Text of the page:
Jun. 10—La-Z-Boy probably won't make dental chairs anytime soon, but it helped make a dental school Wednesday.
On a day when the Neosho plant produced its 19 millionth product, company officials visited the Joplin campus of Kansas City University and presented a $20,000 donation to its College of Dental Medicine.
"Every donation matters, and $20,000 is an incredibly generous gift from a community partner," said Linda Niessen, founding dean of the college. "We appreciate any contribution, because those say something about people's interest in this project. It validates that this is an important enterprise for the community."
The donation comes from the La-Z-Boy Foundation, which gets its funds from corporate and employee contributions. Awards are made based on applications submitted by nonprofit agencies within 30 miles of a manufacturing plant or company headquarters.
Bill Snow, vice president of La-Z-Boy's Midwest region, said that KCU's potential for providing the region with well-trained doctors and dentists made the campus a worthy recipient.
"Studies show that some of the doctors trained at a school stay in that location," Snow said. "This helps us in the future for our employees and for our community to have dentists and doctors here."
After the check presentation, university officials led Snow and other company and school officials on a tour of the Joplin campus, showing them how it serves medical students and what plans await the dental school's first class of 80 students.
That projected opening date will be in August 2023, Niessen said, taking a moment to knock on a wooden wall near where workers continued digging the foundation for the building.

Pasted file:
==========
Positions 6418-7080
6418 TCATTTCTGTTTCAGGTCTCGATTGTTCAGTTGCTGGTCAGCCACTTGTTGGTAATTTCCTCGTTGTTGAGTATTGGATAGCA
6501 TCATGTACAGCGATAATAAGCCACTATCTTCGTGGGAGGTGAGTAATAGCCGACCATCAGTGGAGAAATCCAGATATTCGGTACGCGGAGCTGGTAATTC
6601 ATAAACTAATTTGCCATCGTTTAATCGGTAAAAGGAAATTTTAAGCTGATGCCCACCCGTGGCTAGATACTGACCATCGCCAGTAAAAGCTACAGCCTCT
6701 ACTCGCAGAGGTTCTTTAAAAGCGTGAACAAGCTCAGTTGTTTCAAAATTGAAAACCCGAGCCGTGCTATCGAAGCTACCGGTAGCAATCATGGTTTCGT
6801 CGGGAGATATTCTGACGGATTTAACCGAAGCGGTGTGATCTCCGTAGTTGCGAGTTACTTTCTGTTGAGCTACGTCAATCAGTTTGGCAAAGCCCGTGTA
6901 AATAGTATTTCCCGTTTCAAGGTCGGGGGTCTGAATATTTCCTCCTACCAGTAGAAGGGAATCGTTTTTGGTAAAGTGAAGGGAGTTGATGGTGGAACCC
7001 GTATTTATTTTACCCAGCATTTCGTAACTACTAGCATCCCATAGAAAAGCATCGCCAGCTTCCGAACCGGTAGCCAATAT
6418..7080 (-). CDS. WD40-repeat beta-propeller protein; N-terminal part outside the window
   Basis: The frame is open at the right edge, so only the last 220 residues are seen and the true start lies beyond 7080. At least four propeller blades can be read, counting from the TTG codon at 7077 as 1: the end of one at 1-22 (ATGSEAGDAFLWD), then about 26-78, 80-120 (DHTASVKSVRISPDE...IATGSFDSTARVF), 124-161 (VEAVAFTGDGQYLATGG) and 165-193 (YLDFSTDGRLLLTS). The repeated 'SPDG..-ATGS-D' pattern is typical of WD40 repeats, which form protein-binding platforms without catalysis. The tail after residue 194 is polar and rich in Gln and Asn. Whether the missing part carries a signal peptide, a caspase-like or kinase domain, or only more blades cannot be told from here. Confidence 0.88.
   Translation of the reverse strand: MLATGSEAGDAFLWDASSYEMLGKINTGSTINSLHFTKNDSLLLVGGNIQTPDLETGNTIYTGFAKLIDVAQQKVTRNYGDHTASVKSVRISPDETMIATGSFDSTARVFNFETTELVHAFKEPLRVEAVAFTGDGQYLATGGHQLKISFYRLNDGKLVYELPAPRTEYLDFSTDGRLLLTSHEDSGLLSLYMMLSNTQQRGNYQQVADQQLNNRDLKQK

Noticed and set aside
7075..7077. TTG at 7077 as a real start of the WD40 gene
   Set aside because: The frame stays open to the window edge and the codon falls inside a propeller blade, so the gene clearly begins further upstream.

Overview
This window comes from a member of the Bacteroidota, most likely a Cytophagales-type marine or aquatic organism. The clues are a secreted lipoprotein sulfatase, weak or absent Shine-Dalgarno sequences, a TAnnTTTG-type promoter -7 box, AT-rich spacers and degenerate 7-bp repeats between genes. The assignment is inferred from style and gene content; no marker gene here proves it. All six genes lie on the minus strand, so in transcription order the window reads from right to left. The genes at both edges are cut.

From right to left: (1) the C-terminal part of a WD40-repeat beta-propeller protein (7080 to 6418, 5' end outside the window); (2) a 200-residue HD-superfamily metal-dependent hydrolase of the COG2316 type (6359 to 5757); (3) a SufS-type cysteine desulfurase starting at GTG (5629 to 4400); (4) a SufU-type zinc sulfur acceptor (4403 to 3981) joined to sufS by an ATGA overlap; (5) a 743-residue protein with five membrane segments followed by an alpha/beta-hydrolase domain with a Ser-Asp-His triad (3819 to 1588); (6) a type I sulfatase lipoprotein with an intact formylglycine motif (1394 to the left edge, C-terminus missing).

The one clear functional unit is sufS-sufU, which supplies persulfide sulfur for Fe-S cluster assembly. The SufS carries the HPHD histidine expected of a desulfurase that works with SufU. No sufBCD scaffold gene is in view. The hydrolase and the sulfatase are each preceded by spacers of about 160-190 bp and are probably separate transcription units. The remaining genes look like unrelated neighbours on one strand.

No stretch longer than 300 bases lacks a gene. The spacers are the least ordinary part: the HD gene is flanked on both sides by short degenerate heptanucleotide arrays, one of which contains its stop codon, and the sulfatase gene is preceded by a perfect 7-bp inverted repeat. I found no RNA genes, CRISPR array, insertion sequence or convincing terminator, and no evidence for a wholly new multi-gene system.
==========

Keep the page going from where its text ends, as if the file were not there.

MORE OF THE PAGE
"We're on track right now, knock on wood," Niessen said.
After construction began in March, a groundbreaking ceremony was held May 22. Niessen said work has begun on placing the foundations of the $80 million project. Construction was delayed by about a year because of the pandemic.
It will be connected to the current building via a skybridge. Wednesday's tour stopped at a wall in the southwestern corner of the building, where the doors to the skybridge will eventually be.
In addition to state-of-the-art teaching resources, the school will include a dental clinic where members of the public can receive treatment.
What excites university officials the most is the proximity of the two schools, Niessen said. Students of both schools will learn and work together once the dental school is up and running.
"We know, for instance, that gum disease can complicate Type 2 diabetes," Niessen said. "Health in the future is going to be team-based."